“We basically tapered the whole program off, because we weren’t getting enough calls from the government,” says Warner.

When the company started phasing out its fire fighting efforts, the logging industry was becoming extremely competitive. Warner enterprises scaled back and focused on mastication and biomass. “We have a mastication side that does brush mowing, and then we have our conventional, biomass side, which is just a thin and remove side,” Warner says. Almost all of Warner’s mastication work is done for the government. The contracts are difficult to get because of the reduction in funding for projects. The contracts they do get can go long into the season. But even though it’s a niche market, and the contracts are getting few and farther apart, it’s a place where Warner can be competitive. Warner says the company owns two Franklins, which they use for mastication. “One Franklin is a 4550, and the other one is a 3650, and they both run a Fecon Bull Hog 120.”

With the slow down in mastication business, Warner is currently directing its attention to biomass. “My focus has really become, do one thing really good and efficient and focus in on the jobs that we can do better than anyone else, and target those,” he says. At present, those jobs are biomass.

The company has an assortmentof rubber tire feller bunchers used in biomass operation. “My main cutting
equipment are two Valmet 603 hot saws. Those have been excellent machines — very reliable, extremely productive.

Pictured is a Tmberjack 460 skidder. Warner’s primary cutting equipment are two Valmet 603 hot saws.

He adds, “I have some other machines that I keep kind of in second string if need be. I have a Wolverine Snip, it’s a hydraulic shear, along with a Franklin 3650, which is a hydraulic shear, but 95 percent of the cutting is done with the Valmets.” Four Timberjack 460 skidders move the logs to the chipper, and a V5H High Drive Caterpillar is used for buildinglandings.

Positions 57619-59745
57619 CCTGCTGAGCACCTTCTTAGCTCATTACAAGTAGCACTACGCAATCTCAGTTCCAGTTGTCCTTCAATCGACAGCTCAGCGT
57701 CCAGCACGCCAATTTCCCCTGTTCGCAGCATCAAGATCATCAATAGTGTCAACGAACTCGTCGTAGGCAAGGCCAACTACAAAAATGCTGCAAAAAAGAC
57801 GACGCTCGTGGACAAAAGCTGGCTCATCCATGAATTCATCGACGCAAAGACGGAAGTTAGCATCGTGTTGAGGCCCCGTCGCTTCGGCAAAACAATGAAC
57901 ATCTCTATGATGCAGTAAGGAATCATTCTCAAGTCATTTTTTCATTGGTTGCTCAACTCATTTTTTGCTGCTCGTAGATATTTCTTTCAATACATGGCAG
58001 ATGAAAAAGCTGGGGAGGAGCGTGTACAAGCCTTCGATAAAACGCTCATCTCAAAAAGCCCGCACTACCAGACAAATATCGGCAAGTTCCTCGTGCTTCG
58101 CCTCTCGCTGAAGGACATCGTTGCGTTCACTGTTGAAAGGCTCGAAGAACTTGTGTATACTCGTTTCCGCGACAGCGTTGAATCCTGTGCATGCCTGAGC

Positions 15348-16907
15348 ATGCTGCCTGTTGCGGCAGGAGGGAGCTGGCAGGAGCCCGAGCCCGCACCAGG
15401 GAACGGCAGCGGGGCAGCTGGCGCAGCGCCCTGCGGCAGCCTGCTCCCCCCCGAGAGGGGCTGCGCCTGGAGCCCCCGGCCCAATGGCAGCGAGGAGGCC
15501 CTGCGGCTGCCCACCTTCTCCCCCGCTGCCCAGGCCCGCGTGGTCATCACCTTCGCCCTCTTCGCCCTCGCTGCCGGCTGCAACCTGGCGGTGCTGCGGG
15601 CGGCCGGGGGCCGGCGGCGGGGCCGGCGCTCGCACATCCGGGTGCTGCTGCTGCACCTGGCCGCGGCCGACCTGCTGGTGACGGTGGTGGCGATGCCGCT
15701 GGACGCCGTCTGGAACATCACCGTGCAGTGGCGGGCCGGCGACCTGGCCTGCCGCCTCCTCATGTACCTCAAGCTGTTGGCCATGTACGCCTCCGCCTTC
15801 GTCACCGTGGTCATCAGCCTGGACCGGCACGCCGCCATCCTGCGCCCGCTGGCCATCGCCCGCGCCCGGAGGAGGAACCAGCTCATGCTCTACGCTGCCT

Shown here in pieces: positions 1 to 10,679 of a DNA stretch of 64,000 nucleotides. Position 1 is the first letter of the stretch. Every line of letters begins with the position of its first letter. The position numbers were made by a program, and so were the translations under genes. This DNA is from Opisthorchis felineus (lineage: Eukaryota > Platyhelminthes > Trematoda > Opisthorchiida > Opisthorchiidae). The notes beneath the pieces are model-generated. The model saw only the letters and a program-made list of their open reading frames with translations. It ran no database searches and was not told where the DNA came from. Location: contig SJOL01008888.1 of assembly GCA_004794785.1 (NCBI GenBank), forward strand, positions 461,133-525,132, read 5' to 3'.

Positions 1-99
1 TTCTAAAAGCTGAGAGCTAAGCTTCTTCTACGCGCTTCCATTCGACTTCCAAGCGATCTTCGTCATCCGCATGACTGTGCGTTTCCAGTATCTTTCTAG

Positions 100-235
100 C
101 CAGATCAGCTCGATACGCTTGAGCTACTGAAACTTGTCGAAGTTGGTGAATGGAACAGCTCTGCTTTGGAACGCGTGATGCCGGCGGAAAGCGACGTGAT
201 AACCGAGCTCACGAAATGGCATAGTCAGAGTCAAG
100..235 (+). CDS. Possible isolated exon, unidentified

Warner also uses a 23-inch Whole Tree Disc Chipper, especially made by Precision. “The disc chipper is sideways at about a 45 degree angle, and it has three knives,” explains Warner. “I like the disc chipper because it makes a better product than the drums.”

Warner’s chipper has a feed chain table where the material is dropped onto the table and fed into the chipper. This allows him to chip small materialsvery efficiently, and that is important because the smaller stems are difficult to feed into just a feeder mouth.

“It’s extremely efficient on the smaller stems,” Warner says, and most of the material they’re chipping is three to nine inches in diameter. “A lot of the material that doesn’t go into that conventional chipper just ends up in theslash pile, but that feed table allows us to efficiently process those small stems.”

Staying Productive
Efficiency counts in this economy, Warner says. “We watch our costs, we’re efficient, only keep the best and brightest employees. No hanger-oners and that really works for us.”

“The details, right now, are where things are — keeping your equipment, lack of breakdowns, and efficiency in your cutting and skidding, and even in the way you organize your trucking. Everything matters.”